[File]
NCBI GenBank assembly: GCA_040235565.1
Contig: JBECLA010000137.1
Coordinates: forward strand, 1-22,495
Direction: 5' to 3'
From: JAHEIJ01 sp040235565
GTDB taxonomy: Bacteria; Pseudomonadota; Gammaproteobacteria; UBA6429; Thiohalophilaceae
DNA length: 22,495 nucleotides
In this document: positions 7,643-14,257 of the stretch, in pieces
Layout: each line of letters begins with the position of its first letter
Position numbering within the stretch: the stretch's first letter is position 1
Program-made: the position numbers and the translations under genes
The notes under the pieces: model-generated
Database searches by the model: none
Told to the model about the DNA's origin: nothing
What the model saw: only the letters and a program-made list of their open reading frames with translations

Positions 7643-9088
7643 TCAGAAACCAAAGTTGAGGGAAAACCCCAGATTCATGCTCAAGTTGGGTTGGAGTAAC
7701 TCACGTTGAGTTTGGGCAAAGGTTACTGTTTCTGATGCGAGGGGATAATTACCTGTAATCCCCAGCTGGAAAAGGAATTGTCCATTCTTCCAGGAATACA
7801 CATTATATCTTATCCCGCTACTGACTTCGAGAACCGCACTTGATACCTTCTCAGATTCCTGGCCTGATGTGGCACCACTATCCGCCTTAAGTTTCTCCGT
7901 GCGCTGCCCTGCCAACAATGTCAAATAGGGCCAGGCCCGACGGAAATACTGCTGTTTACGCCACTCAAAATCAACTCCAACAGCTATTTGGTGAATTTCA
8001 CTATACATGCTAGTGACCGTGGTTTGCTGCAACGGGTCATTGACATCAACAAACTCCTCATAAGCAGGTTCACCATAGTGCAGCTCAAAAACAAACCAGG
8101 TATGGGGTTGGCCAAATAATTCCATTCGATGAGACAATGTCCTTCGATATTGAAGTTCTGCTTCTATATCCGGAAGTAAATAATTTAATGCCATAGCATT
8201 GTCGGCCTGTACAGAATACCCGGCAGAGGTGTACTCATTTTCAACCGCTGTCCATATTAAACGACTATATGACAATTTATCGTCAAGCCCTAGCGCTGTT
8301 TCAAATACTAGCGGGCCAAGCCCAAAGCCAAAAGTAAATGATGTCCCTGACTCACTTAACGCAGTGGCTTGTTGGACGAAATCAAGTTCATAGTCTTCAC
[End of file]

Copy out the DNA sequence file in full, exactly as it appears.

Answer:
NCBI GenBank assembly: GCA_040235565.1
Contig: JBECLA010000137.1
Coordinates: forward strand, 1-22,495
Direction: 5' to 3'
From: JAHEIJ01 sp040235565
GTDB taxonomy: Bacteria; Pseudomonadota; Gammaproteobacteria; UBA6429; Thiohalophilaceae
DNA length: 22,495 nucleotides
In this document: positions 7,643-14,257 of the stretch, in pieces
Layout: each line of letters begins with the position of its first letter
Position numbering within the stretch: the stretch's first letter is position 1
Program-made: the position numbers and the translations under genes
The notes under the pieces: model-generated
Database searches by the model: none
Told to the model about the DNA's origin: nothing
What the model saw: only the letters and a program-made list of their open reading frames with translations

Positions 7643-9088
7643 TCAGAAACCAAAGTTGAGGGAAAACCCCAGATTCATGCTCAAGTTGGGTTGGAGTAAC
7701 TCACGTTGAGTTTGGGCAAAGGTTACTGTTTCTGATGCGAGGGGATAATTACCTGTAATCCCCAGCTGGAAAAGGAATTGTCCATTCTTCCAGGAATACA
7801 CATTATATCTTATCCCGCTACTGACTTCGAGAACCGCACTTGATACCTTCTCAGATTCCTGGCCTGATGTGGCACCACTATCCGCCTTAAGTTTCTCCGT
7901 GCGCTGCCCTGCCAACAATGTCAAATAGGGCCAGGCCCGACGGAAATACTGCTGTTTACGCCACTCAAAATCAACTCCAACAGCTATTTGGTGAATTTCA
8001 CTATACATGCTAGTGACCGTGGTTTGCTGCAACGGGTCATTGACATCAACAAACTCCTCATAAGCAGGTTCACCATAGTGCAGCTCAAAAACAAACCAGG
8101 TATGGGGTTGGCCAAATAATTCCATTCGATGAGACAATGTCCTTCGATATTGAAGTTCTGCTTCTATATCCGGAAGTAAATAATTTAATGCCATAGCATT
8201 GTCGGCCTGTACAGAATACCCGGCAGAGGTGTACTCATTTTCAACCGCTGTCCATATTAAACGACTATATGACAATTTATCGTCAAGCCCTAGCGCTGTT
8301 TCAAATACTAGCGGGCCAAGCCCAAAGCCAAAAGTAAATGATGTCCCTGACTCACTTAACGCAGTGGCTTGTTGGACGAAATCAAGTTCATAGTCTTCAC